their attractive brightly coloured, smooth, shiny
skins, chillies range from mildly hot to scorchingly
fiery. Red and green chillies are widely available
although yellow and orange varieties can also be bought.
They come in a range of different varieties and shapes,
ranging from long and slender to round and bulbous.
as an everyday ingredient in a variety of cuisines,
including Thai, Indian, Mexican and Chinese, chillies
can add just a subtle flavour or a real kick to a
wide selection of savoury dishes. As a general rule
the smaller the chilli the hotter it is but the colour
is no guide to heat. The heat of the chilli comes
from capsaicin, a type of oil, which is concentrated
in the seeds and the white pith that surrounds the
seeds, although it is present in the flesh too. When
buying, choose firm chillies with a shiny unblemished
of chillies widely available include:
hottest of all chillies, habaneros are squat, box
shaped-chillies from Mexico. Similar to Scotch bonnet
chillies, they can be green, orange, yellow or red,
and are especially suitable for Caribbean cuisine.
eye chillies are small, long, thin red or green chillies.
They are particularly popular in Chinese, Thai and
Indian dishes. They are very hot and add a distinctive
flavour to recipes such as curries, sauces and rice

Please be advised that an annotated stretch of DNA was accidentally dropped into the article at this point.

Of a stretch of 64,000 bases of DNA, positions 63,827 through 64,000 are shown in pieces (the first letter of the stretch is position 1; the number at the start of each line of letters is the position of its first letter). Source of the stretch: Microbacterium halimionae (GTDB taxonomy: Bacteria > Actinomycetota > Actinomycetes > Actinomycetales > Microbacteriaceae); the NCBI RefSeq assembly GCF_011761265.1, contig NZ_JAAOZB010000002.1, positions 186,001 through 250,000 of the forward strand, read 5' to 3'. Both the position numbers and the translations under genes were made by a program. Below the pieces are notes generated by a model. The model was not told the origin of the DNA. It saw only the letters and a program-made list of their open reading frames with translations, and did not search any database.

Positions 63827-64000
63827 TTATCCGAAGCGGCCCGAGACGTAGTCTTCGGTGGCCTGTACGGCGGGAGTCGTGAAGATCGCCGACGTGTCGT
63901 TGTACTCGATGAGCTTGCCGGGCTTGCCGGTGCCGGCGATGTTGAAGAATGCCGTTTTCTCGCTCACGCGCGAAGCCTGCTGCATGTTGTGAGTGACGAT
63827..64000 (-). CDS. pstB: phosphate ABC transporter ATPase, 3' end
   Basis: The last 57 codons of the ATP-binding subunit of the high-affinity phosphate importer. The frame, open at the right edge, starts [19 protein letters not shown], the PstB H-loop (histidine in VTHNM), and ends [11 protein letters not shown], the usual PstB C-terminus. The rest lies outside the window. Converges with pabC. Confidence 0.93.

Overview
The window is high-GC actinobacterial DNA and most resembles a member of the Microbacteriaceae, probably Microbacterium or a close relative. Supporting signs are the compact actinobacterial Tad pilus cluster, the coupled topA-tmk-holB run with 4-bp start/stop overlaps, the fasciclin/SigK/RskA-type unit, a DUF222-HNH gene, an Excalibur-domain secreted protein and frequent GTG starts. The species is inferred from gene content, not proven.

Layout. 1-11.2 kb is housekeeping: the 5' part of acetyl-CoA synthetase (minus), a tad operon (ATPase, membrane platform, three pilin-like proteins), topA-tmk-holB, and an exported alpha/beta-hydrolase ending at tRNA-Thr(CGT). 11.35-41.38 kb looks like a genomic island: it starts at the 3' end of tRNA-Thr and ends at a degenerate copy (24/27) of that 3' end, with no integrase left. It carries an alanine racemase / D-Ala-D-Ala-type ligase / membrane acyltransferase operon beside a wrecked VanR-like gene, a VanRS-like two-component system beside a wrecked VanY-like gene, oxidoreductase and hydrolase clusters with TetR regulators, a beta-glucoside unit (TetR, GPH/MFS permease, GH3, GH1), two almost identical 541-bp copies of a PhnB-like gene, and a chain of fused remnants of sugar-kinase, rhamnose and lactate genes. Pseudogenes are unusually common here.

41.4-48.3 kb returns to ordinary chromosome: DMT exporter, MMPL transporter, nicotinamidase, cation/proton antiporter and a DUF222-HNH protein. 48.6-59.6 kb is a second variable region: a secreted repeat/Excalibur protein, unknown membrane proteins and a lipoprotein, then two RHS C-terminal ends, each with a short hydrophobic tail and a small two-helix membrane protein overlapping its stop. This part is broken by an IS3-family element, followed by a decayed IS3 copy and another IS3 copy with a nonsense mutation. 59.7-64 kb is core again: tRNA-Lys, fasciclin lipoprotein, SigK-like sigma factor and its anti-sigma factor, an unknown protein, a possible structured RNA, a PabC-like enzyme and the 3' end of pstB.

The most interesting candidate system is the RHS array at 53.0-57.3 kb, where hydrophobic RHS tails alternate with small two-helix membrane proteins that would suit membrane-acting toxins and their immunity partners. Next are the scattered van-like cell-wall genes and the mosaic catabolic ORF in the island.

medium hot chilli, tapered in shape and green or red
in colour. A good general purpose chilli, useful in
relatively mild chillies are green and plump. They
are popular in relishes, dips and salsas and often
used on pizzas.
How To Use chilli pepper
can be served raw or cooked. Raw chillies are added
to dips, salsas, salads and they can also be used
as a garnish. Chillies are included in a vast number
of dishes including curries, stir-fries, sauces,
soups, stews, pies, pizzas, risottos, vegetable
dishes and in meat or vegetarian chilli.
How To Prepare chilli pepper
you prefer a milder taste remove the seeds and pith
before cooking: slice the chilli in half vertically
and using a small, sharp knife scrape out the pith
and seeds, chop into small pieces. Wash your hands
well after cutting chillies to avoid rubbing any
of the fiery oil into your eyes. If you prefer a
hotter flavour, simply wash and slice the chilli
How To Cook chilli pepper
are usually fried in oil, sometimes with garlic
and onions at the beginning of a recipe. To fry,
heat 1 tbsp oil in a frying pan and stir-fry for
2 - 3 minutes.
How To Store chilli pepper
in the fridge for up to 1 week.